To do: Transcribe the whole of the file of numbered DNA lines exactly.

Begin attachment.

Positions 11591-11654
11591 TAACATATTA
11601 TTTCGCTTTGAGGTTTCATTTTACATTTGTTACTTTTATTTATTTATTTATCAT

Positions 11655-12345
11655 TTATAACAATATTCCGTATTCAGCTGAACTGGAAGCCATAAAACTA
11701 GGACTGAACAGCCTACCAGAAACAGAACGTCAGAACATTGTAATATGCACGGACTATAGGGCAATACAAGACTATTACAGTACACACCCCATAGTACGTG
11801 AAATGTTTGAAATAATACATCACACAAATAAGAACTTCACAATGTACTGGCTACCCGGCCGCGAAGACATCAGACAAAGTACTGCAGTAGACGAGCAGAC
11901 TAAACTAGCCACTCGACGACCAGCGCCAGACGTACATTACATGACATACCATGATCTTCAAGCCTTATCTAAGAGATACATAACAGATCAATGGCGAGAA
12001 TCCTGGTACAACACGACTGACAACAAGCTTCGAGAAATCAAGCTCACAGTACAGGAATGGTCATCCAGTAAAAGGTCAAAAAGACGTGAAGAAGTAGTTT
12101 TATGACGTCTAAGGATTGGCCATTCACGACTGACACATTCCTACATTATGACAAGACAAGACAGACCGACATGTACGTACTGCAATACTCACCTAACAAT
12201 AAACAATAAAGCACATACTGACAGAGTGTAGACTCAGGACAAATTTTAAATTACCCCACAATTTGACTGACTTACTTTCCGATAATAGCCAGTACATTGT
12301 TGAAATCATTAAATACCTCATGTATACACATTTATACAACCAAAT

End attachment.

Positions 11591-11654
11591 TAACATATTA
11601 TTTCGCTTTGAGGTTTCATTTTACATTTGTTACTTTTATTTATTTATTTATCAT

Positions 11655-12345
11655 TTATAACAATATTCCGTATTCAGCTGAACTGGAAGCCATAAAACTA
11701 GGACTGAACAGCCTACCAGAAACAGAACGTCAGAACATTGTAATATGCACGGACTATAGGGCAATACAAGACTATTACAGTACACACCCCATAGTACGTG
11801 AAATGTTTGAAATAATACATCACACAAATAAGAACTTCACAATGTACTGGCTACCCGGCCGCGAAGACATCAGACAAAGTACTGCAGTAGACGAGCAGAC
11901 TAAACTAGCCACTCGACGACCAGCGCCAGACGTACATTACATGACATACCATGATCTTCAAGCCTTATCTAAGAGATACATAACAGATCAATGGCGAGAA
12001 TCCTGGTACAACACGACTGACAACAAGCTTCGAGAAATCAAGCTCACAGTACAGGAATGGTCATCCAGTAAAAGGTCAAAAAGACGTGAAGAAGTAGTTT
12101 TATGACGTCTAAGGATTGGCCATTCACGACTGACACATTCCTACATTATGACAAGACAAGACAGACCGACATGTACGTACTGCAATACTCACCTAACAAT
12201 AAACAATAAAGCACATACTGACAGAGTGTAGACTCAGGACAAATTTTAAATTACCCCACAATTTGACTGACTTACTTTCCGATAATAGCCAGTACATTGT
12301 TGAAATCATTAAATACCTCATGTATACACATTTATACAACCAAAT